This article is more of a guideline and challenge for authors who believe their LinkedIn presence could be better. Let’s call it the “7-Day Challenge to Expand and Capitalise on our LinkedIn Presence”.

As I prepare this challenge, I’m giving away a “Linkedin profile walkthrough” PDF — a 25-page guide on how to improve your profile (like a written tutorial). Ironically, I’m giving this away on my Facebook page: facebook.com/selfpublishingmentor

Preparations for your Profile Sprucing

You won’t need a LinkedIn Premium account, but you will need an account. Don’t forget your email and password (cursed passwords that always change when you’re not looking).

Squint now at your current photo. Are you not smiling? Do you have a tropical shirt on? Has it got a weird background? Is your honey’s arm cut off? It may be time to pick a new one and send your best photo, preferably smiling, to a photo editor. Here I recommend Mr Wikus, as he can do any type of design work and will spruce up your pic in a jiffy.  https://www.fiverr.com/wikus1208

Let’s talk Titles. Say you do three things, one of which is write books, but mainly you’re on LinkedIn for consulting gigs. Great, put “[your Speciality] Consultant, Author” in the title. If you put “adding value to business” anywhere in the title, me and the Naff Police will have to come arrest you.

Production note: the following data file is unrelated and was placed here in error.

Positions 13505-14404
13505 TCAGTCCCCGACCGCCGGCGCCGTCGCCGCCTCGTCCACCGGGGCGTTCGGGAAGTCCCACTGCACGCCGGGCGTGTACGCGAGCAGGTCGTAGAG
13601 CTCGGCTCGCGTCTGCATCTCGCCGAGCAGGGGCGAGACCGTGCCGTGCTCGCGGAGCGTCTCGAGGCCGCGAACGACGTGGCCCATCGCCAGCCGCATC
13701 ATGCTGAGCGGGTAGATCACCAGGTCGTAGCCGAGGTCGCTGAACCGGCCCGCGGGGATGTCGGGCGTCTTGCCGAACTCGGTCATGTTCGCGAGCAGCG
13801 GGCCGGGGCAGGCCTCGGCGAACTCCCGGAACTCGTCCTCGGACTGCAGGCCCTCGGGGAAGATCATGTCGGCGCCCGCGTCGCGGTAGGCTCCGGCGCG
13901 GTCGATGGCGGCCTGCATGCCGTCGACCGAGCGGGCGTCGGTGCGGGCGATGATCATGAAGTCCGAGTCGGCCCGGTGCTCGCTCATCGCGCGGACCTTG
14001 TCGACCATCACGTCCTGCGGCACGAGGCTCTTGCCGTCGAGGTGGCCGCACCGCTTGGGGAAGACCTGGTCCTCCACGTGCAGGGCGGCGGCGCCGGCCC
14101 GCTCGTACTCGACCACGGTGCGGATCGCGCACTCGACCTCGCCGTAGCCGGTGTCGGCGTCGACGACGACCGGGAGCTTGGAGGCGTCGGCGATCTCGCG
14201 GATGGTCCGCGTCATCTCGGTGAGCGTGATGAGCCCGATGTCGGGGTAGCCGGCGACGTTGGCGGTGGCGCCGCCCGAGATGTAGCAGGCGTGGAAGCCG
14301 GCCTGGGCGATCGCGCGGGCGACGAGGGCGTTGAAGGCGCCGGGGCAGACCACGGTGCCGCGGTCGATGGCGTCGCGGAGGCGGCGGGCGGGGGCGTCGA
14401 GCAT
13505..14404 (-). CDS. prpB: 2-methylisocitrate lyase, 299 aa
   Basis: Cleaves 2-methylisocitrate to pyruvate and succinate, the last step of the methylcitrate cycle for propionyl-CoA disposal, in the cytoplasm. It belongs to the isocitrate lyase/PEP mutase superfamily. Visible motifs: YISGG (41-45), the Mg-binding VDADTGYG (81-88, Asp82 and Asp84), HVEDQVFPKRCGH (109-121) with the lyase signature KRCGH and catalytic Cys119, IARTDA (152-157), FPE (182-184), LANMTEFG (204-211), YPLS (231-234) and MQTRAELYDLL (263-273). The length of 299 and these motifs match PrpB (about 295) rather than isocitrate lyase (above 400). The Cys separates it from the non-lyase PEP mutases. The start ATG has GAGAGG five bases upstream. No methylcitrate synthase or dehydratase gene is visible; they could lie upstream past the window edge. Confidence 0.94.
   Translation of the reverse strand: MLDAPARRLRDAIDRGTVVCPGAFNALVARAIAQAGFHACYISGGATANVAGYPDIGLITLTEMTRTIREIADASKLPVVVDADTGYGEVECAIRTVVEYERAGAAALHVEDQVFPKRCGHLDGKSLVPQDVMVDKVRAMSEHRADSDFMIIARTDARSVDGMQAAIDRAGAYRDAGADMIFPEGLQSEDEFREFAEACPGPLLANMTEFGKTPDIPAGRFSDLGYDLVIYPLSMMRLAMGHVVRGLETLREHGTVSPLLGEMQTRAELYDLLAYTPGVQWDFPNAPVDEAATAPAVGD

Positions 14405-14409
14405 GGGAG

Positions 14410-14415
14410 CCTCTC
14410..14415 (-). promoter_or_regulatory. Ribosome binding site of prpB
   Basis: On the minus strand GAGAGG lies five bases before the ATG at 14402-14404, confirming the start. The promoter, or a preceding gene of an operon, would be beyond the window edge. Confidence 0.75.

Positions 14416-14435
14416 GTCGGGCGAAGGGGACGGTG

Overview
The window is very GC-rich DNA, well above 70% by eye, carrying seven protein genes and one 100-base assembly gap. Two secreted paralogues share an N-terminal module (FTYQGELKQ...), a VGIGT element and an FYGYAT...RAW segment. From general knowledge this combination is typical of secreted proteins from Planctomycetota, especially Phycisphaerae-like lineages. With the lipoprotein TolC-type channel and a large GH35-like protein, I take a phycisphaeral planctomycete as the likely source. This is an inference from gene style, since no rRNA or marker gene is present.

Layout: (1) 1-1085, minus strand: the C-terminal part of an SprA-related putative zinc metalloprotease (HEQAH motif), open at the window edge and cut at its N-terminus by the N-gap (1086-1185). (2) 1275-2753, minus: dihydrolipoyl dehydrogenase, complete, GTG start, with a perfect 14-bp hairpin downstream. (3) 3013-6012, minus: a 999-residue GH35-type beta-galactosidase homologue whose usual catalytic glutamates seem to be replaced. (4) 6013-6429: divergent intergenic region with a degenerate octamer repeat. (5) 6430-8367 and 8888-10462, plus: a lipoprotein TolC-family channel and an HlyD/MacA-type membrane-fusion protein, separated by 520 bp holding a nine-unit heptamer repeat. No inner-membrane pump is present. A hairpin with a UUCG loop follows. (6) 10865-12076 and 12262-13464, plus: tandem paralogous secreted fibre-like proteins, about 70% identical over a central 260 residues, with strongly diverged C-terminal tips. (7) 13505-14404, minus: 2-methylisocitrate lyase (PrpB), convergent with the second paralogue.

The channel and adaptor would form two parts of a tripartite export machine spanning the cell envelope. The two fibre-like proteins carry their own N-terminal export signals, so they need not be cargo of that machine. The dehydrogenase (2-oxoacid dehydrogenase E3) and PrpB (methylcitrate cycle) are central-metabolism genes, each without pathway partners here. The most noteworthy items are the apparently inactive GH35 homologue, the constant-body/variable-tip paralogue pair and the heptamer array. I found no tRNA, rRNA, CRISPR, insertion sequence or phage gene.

Summary

The most important and yet often overlooked part of your whole Profile is the Summary.  Let’s prepare the summary by writing out a one line philosophy and the 2-3 achievements. Or, if you’re changing direction then write more along the lines of “what I can do for SMEs is…..” Be specific!

I have decided to write mine more specifically for my two target markets, whom I define as:

  • Business owners who want to pen a book, for more lead engagement and credibility
  • Novice authors who want to grow their influence and book sales.

Linkedin Summary exampleRe-written Summary Example

Summary After exampleOnce you’ve got your draft down on paper and then edited it on Text, it’s time to upload.

First, turn off the notifications on profile improvements to all your followers. (Well, it’s up to you of course, but you may do several).  Look to the right side for this.

Click on “improve profile” – the button under your profile image.

Once you have saved your beautiful work, read it once again for typos and easily misunderstood phrases. Check you have a minimum of three paragraphs, not one long block. To proofread your Profile, click the down arrow on the blue Profile button and click ‘Download PDF’. 

Well that was LinkedIn for Authors, Day 1.  In Day 2, we will look at Easy Ways to Add New Connections.

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